Outlandish allegations against the singer thrown out as frivolous

Beyonce Knowles, 2011 (Parkwood Pictures Entertainment, LLC (CC BY-SA 3.0))

Despite the money, it’s not always easy being a world-famous celebrity. There’s the paparazzi, the tabloids, and the stalkers. Plus, you become a target for some of the oddest lawsuits. Take Beyoncé, for example. The singer’s been the subject of some really bizarre allegations.

Beyoncé and Jay-Z are “in cahoots with the CIA”

For example, in October 2012 Naomi…

German survivors created a Nazi republic on the Indian Ocean island

The S.S. Van Imhoff (Tropenmuseum, part of the National Museum of World Cultures, CC BY-SA 3.0)

International disputes don’t need a well-known cause; the source may be little publicized or remembered. Such is the case when the S.S. Van Imhoff sank in the Indian Ocean in January 1942. Although a Japanese warplane attacked the Dutch freighter, hundreds of German citizens died. What happened remains an issue…

Jeu de paume players in 14th century France (Wikimedia)

James I of Scotland was killed days after blocking a potential escape route

Thanks to its popularity with 16th-century British royalty, tennis became known as the “sport of kings.” That’s the reason why, though indirectly, it played a role in the assassination of James I of Scotland.

The grandson of Robert II and youngest son of Robert III — the first Stewart (Stuart)…

Russian sailors created the republic on a small Baltic Sea island

The republic’s flag, which reads “Death to the bourgeoisie” (Wikimedia)

Naissaar, part of modern Estonia, has quite the history for a sparsely populated island of barely seven square miles. The name means “women’s island” in Estonian. It reportedly comes from an 11th-century legend about beautiful Baltic Sea Amazons on an island where the men are slaves.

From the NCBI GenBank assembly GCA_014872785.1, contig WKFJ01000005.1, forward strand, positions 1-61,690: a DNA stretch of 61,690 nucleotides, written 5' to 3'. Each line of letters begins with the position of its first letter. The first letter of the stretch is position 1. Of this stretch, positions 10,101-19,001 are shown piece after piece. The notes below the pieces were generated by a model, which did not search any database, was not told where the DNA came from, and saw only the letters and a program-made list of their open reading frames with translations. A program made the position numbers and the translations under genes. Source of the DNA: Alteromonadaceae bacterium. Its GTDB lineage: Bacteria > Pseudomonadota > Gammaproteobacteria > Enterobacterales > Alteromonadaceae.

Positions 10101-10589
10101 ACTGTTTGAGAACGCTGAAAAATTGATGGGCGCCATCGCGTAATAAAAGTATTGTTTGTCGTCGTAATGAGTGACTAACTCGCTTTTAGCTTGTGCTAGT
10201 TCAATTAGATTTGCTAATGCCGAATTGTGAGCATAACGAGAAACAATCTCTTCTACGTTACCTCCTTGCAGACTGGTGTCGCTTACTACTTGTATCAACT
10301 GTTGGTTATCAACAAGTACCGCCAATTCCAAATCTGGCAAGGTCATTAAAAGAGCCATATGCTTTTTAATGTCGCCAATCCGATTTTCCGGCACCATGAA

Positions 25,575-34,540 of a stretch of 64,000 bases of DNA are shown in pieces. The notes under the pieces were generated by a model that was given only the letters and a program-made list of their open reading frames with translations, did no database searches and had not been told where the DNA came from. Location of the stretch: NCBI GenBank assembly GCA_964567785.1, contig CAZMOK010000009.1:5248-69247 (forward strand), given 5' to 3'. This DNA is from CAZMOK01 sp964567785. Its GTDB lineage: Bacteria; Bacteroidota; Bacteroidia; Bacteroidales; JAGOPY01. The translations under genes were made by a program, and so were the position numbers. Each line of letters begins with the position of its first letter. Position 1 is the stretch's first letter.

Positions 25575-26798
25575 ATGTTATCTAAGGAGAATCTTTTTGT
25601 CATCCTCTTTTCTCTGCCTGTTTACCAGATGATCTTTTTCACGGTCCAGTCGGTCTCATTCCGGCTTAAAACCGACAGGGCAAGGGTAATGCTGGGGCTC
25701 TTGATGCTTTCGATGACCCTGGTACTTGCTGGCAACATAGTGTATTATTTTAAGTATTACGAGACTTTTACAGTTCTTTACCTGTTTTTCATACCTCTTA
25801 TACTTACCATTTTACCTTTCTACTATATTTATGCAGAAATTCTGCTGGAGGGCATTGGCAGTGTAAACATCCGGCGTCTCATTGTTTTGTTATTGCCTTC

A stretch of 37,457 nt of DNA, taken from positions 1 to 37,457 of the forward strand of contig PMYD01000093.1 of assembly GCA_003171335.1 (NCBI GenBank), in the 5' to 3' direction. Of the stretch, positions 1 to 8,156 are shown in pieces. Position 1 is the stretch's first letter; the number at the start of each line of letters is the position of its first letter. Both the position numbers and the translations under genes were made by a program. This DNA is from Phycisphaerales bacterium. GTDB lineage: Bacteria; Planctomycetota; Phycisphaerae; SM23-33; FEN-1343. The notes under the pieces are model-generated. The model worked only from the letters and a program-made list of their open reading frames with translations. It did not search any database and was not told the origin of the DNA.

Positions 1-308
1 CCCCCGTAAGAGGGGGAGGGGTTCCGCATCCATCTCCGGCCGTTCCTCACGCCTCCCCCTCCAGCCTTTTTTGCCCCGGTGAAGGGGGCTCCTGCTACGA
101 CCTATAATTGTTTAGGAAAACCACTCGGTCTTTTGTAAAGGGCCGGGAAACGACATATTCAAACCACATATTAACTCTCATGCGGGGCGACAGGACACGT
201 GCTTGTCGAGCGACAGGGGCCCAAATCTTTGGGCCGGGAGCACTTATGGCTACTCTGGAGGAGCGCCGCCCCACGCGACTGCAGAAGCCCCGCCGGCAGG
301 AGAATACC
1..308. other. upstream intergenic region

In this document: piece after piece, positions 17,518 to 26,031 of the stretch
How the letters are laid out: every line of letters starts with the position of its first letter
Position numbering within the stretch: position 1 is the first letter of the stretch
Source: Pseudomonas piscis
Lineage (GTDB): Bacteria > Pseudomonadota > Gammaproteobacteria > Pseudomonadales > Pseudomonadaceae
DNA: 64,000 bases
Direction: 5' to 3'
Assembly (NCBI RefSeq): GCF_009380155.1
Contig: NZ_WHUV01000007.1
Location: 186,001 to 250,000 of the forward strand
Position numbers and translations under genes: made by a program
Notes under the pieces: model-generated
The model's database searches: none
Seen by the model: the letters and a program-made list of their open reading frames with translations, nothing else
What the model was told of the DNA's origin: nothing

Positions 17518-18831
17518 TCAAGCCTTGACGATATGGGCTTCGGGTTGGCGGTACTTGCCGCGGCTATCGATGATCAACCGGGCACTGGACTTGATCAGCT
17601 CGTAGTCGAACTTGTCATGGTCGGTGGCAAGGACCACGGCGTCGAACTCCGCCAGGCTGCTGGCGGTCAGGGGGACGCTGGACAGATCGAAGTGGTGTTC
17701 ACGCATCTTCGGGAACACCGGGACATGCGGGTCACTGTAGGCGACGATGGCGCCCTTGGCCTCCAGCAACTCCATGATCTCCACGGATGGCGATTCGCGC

Nine centuries later, only…

Famous for his “bird voice,” Charles Kellogg’s ideas are still pursued

Charles Kellogg as a vaudeville entertainer around 1912 (Wikimedia)

To “sing like a bird” is one way of saying someone has a beautiful singing voice.

Charles Kellogg, though, entertained vaudeville crowds in the first part of the 20th century by literally singing like a bird. He did not imitate birds by whistling; he vocalized their songs. …

Undated photo of Ottawa’s Civic Hospital (Toronto Public Library Digital Archive)

Delivery suite declared “extraterritorial” for the birth of Dutch princess.

During World War II, several European countries created “governments in exile” after Germany occupied them. Sovereigns and government officials relocated to another country, most commonly Britain, to continue acting as the legitimate government. But Canada saw one of the oddest consequences.

When the war broke out, the Netherlands sought to…

Many claim the Vatican designated St. Isidore of Seville the spiritual protector of internet users

17th century painting of St. Isidore of Seville (Wikimedia)

Websites around the world proclaim St. Isidore of Seville the “patron saint of the internet.” These aren’t no-account sites. They include many focusing on Catholicism and the Vatican, as well as well-respected tech sites. Yet, it’s questionable that Isidore is officially the saint watching over internet users.

Isidore was born…

Some historians believe she’s the reason the queen is the most powerful chess piece.

A modern chess queen and Queen Isabella I (Wikimedia)

What is now the game of chess dates back centuries. Originating in 6th century India, the game spread to Asia and the Arab world and became a popular pastime of European nobility in the Middle Ages. As the game proliferated among different cultures, the rules evolved as well. …

Russia holds billions in gold and historical objects it agreed to safekeep in 1917

The USSR kept Romania’s Pietroasele Treasure for decades (National Museum of Romanian History)

When World War I broke out in 1914, most European nations quickly entered the fray. Romania did not, remaining neutral until 1916. After entering the war, though, Romania’s gold reserves and royal treasures would end up in Russia, where much of them remain.

Romania was literally and figuratively amidst warring…

America’s lag in space race led to “Mission Impossible”-style feat

Image from September 1961 internal CIA journal (cia.gov)

October 4, 1957, the day the Soviet Union launched the Sputnik satellite, kicked off the “Space Race.” The United States managed to launch a satellite in February 1958, but it was losing the race. On January 2, 1959, that became clearer when the Soviets launched Luna 1, the first of…

Tim Gebhart

Retired Lawyer. Book Addict. History Buff. Lifelong South Dakotan. Blog: prairieprogressive.com

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